Apotheosis: from Late Latin apotheosis “deification,” from Greek apotheosis, from apotheoun “deify, make (someone) a god,” from apo- special use of this prefix, meaning, here, “change” + theos “god” (see theo-).
In his book, The Hero With A Thousand Faces, Joseph Campbell writes that the Hero must pass through a stage of Apotheosis. According to Campbell, apotheosis is the expansion of consciousness that the hero experiences after defeating his foe.
To continue using the Grail as a metaphor for the Soul, as it was given to me in the dream that I recounted in my post, “The Quest for the Holy Grail”, to drink from the Grail would be to heal the divide between one’s ego and one’s Soul. To be languishing in the wasteland is to be separated from one’s divinity; to drink from the Grail is to experience the divinity of one’s Soul. To be healed would be to put aside the inauthentic life one was living and to embark upon the true purpose of one’s Soul.
How does this divide between the ego and the soul arise? Presumably it could arise from a variety of causes, but perhaps the spilt is engendered by the very foe that must be defeated. In my case, which is likely not that unusual, it arose from the treatment I received from my father. The inherent abilities I possessed, my interests, my values, and areas in which I lacked ability, these were all constantly disparaged. This degrading treatment caused an internal estrangement of me from my own higher self. I disowned and discounted what was devalued by those around me. Over the years I have sought healing for this in many forms, with varying success.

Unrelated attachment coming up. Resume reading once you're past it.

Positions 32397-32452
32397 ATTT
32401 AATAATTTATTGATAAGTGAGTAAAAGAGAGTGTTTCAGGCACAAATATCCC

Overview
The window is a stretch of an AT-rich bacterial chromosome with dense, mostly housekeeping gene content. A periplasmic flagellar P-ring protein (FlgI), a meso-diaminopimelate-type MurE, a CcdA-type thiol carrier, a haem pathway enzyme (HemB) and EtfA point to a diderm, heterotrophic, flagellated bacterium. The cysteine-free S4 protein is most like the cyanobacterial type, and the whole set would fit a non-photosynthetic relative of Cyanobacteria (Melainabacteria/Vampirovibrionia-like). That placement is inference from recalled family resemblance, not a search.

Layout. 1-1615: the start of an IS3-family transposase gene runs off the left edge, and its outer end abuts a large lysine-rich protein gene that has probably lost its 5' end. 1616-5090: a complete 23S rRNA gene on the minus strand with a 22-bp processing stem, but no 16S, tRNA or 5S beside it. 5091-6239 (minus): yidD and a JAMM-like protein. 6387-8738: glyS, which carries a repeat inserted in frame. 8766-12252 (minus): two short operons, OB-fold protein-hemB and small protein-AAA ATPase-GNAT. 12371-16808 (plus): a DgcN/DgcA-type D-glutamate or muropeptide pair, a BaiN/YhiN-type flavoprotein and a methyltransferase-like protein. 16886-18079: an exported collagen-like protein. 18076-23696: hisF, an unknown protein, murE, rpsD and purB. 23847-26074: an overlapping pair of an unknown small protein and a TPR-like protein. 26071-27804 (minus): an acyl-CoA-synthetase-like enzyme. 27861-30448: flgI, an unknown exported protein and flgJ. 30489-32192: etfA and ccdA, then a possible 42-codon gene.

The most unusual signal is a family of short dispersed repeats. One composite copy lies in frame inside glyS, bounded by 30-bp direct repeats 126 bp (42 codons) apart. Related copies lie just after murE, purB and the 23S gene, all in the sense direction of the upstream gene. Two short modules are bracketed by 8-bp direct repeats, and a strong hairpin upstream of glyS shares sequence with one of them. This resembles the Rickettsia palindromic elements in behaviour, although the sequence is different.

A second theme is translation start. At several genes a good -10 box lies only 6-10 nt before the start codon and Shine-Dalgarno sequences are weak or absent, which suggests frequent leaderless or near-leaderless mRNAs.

Recently, another person has entered one sphere of my life whose attitude toward life and whose treatment of me is remarkably similar to that of my father’s. Though it is painful to experience being treated in such a demeaning fashion again, this time around it also easier to not take it personally as one unavoidably does as a child. And it is also easy to see the pain that this man carries that causes him to approach life as he does. Rather than causing me to become angry, he elicits sympathy. Rather than causing me to divorce my own self, he gives me an opportunity to dive in more deeply to maintain my center.
Campbell also writes that an integral part of the apotheosis process is to achieve atonement with the father.
So it is clear that this troubled person who has entered my life is a purposeful part of my present quest to connect more fully to my Soul and to live out my Soul’s purpose. Through my encounter with him I can heal the old wounds from my father, reconcile the estrangement from my Soul, and thus experience apotheosis. May it be that I drink deeply from the Holy Grail.